First, let me apologize for missing two days of posting. I’ve been swept up in holiday preparations, and haven’t had the chance to sit down.

Today’s garment is mainly for construction details, as there is not much left to it. I hesitated to put it on the blog, but, as the goal of this project is to get everything documented and photographed, went ahead with it. I also want to let you know that yes, I do own full dresses as well, I am just working through a stack of bodices and other short things!


The fabric is a shot silk, and thus a bit tricky to photograph. The sleeves have (obviously) been removed. The bodice is fitted with 6 front darts (I would love to perfect this fit on myself. I have a hard time getting those 2 extra darts in there.) The darts are boned, as well as a narrow boned channel next to the eyes. There are thread spots from where the bodice had decorative buttons, but it closes with hooks and eyes.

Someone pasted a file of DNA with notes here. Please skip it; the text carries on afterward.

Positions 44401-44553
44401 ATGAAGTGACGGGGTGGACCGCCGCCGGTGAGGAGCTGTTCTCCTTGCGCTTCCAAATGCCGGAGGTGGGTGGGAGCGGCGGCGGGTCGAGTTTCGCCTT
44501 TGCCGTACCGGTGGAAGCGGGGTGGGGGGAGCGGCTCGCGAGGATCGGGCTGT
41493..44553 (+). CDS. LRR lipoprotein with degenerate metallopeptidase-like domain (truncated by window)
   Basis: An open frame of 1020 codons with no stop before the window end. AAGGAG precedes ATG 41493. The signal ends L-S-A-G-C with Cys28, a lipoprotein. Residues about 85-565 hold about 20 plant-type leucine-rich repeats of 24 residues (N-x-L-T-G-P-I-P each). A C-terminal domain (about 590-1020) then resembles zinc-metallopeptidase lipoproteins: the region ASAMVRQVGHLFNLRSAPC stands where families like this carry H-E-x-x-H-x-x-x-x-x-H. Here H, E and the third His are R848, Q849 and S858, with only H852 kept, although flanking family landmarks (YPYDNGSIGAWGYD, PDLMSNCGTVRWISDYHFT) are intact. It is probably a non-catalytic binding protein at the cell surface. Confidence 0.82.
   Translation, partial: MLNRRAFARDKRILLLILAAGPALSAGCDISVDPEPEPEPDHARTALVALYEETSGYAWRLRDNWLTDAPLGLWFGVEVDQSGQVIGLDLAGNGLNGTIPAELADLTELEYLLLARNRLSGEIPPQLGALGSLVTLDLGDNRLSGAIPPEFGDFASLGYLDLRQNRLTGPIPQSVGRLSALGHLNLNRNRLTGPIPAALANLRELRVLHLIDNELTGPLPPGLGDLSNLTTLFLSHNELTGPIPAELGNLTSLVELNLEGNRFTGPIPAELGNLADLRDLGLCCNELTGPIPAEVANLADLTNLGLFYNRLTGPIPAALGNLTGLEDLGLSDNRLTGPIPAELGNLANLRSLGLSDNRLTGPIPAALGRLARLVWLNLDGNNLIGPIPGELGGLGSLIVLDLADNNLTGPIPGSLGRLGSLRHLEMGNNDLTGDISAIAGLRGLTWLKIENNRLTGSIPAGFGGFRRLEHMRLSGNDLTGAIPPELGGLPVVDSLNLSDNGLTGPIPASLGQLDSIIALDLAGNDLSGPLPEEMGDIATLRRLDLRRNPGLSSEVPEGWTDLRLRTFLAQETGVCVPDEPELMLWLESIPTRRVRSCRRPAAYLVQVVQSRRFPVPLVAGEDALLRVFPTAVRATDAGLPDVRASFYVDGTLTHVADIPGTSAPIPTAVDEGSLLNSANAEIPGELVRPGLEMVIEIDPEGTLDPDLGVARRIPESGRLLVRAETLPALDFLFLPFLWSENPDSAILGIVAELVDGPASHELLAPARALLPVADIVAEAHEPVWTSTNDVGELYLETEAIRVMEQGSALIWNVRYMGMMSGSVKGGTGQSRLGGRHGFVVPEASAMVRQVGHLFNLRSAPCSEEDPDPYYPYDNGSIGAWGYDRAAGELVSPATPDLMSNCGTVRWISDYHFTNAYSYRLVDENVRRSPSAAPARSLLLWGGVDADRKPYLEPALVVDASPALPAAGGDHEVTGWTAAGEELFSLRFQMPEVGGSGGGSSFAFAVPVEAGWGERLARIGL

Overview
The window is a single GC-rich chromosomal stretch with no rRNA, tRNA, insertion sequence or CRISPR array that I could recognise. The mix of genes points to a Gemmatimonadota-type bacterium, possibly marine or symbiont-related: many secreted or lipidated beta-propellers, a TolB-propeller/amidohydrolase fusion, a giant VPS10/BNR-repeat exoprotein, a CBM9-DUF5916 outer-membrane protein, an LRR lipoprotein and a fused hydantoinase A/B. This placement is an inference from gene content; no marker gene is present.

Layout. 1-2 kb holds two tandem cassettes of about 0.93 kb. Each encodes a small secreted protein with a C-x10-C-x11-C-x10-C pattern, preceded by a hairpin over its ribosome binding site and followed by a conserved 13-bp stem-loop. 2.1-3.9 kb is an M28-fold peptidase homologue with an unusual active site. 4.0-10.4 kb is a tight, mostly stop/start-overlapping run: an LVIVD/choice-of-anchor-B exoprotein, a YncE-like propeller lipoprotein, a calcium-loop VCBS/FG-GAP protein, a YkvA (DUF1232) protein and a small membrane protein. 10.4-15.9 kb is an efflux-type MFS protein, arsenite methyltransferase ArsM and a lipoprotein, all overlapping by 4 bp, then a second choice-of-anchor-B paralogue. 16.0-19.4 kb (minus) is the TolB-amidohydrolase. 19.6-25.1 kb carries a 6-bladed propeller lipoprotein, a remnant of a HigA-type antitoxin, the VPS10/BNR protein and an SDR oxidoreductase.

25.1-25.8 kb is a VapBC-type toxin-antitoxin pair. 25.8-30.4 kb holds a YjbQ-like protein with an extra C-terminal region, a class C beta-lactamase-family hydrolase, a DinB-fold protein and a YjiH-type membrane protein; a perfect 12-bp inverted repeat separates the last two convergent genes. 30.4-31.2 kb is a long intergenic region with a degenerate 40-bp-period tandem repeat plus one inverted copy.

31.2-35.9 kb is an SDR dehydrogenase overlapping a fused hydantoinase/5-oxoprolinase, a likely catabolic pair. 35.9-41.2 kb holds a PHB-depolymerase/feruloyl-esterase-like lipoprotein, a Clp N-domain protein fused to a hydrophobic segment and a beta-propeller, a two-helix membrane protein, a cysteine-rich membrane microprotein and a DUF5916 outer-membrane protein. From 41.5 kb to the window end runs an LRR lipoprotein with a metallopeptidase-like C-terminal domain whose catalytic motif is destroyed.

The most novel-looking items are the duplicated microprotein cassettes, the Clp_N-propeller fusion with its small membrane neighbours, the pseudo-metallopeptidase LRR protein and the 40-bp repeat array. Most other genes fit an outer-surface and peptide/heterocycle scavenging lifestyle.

The bodice is almost entirely machine-stitched, including the top-stitching on the tuck for the three-piece back. (While some bodices are true three-pieces, having a false seam that makes it appear to be three pieces is fairly common as well.) The bodice is piped at neck, waist, and shoulder seam. The armsyce was likely piped as well, as that is almost universal on 1860s bodices.



The inside is lined with a twill-weave polished cotton. Examining the stitches on the inside shows they were chain-stitched, not lock stitched. A cotton loop remains attached to the waistband, likely for hanging the garment for storage. A hook also appears mid-waist, likely used in the fitting/close of the complete dress.


Among what is hand-sewn includes the bone casings, the overcast finish on the piping, an overcast edge to the seam edges, and the attachment of the hooks, eyes, and buttons.

The bodice has a 26″ waist.